Marko Walde, chief representative of the Delegation of German Industry and Commerce in Vietnam, highlights the movements of German investment in 2019 and future plans.
The year has been a great one for German-Vietnamese business relations. Some major projects in manufacturing as well as in green and clean energy sectors have come into being, using German technologies and know-how.
German-invested enterprises expanded their investments in many provinces in Vietnam, not only in production but also in R&D, as well as training and technical centres, thereby showing their commitments in long-term investment in the Southeast Asian nation.
German support has transferred technology and know-how to Vietnamese partners, helping them to effectively join the global supply and value chains.
According to Vietnam’s Ministry of Planning and Investment, up until last year, German financiers supported the country with nearly $2.1 billion of foreign direct investment (FDI) in 349 projects.
Currently, German investment enjoys a great reputation in Vietnam and is welcomed by the government as well as local businesses. In the first 11 months of 2019, there were 33 German-invested projects in several sectors, from trade, consulting services to chemical production.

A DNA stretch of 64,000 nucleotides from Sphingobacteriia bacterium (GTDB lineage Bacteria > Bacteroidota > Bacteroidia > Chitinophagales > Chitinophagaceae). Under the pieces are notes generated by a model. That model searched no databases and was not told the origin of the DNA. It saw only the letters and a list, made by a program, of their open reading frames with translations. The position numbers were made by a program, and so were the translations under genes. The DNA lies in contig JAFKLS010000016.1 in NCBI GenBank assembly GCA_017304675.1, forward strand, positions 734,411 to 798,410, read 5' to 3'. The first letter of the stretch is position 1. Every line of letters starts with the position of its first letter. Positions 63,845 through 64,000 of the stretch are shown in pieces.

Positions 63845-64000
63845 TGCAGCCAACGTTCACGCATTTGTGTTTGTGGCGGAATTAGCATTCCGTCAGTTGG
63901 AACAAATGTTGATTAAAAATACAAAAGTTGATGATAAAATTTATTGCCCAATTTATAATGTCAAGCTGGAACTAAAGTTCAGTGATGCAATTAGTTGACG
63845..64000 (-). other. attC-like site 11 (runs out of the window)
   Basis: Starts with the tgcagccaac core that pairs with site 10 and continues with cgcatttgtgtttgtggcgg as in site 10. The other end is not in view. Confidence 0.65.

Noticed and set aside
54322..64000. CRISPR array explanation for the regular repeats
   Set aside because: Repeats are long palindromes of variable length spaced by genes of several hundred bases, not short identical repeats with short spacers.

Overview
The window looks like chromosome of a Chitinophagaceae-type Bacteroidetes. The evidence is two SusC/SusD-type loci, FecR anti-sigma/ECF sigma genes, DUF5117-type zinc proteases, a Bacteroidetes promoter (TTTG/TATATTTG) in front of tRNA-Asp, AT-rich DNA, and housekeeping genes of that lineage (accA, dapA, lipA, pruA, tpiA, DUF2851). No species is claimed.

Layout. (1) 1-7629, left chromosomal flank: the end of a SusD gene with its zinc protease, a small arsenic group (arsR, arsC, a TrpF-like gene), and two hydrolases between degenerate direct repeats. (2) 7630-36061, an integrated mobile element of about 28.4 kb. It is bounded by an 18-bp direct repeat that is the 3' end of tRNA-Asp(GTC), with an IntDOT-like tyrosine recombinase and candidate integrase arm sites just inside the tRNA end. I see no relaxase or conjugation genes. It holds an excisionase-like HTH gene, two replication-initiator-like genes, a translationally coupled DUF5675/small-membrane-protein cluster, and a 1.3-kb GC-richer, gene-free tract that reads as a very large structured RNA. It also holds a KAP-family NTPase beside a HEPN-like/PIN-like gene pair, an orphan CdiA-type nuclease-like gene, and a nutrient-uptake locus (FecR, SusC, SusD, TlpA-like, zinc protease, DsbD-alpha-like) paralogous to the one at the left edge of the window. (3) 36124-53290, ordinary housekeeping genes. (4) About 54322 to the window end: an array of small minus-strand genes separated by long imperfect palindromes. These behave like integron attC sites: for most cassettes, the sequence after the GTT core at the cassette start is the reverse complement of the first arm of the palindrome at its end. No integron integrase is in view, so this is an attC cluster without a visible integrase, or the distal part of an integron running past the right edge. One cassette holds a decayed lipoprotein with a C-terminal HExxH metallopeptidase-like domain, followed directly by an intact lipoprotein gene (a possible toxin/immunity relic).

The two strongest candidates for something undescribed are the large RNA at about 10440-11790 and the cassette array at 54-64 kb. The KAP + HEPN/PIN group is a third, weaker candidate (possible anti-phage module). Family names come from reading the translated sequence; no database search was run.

Many long-term investors such as Bosch and Siemens expanded their investment capital into Vietnam and act as typical examples of successful German investments.
Plans for digital transformation
In the wake of Vietnam’s focus on digital transformation, a number of German business missions have visited to study the market and prepare for future expansions to and in the country.
According to the results of our survey, AHK World Business Outlook conducted in April 2019, German investment in Vietnam can be predicted to grow further in 2020. As such, 55 per cent of German companies in Vietnam said they intend to expand their activities in the country and 59 per cent assume an increase in local employment.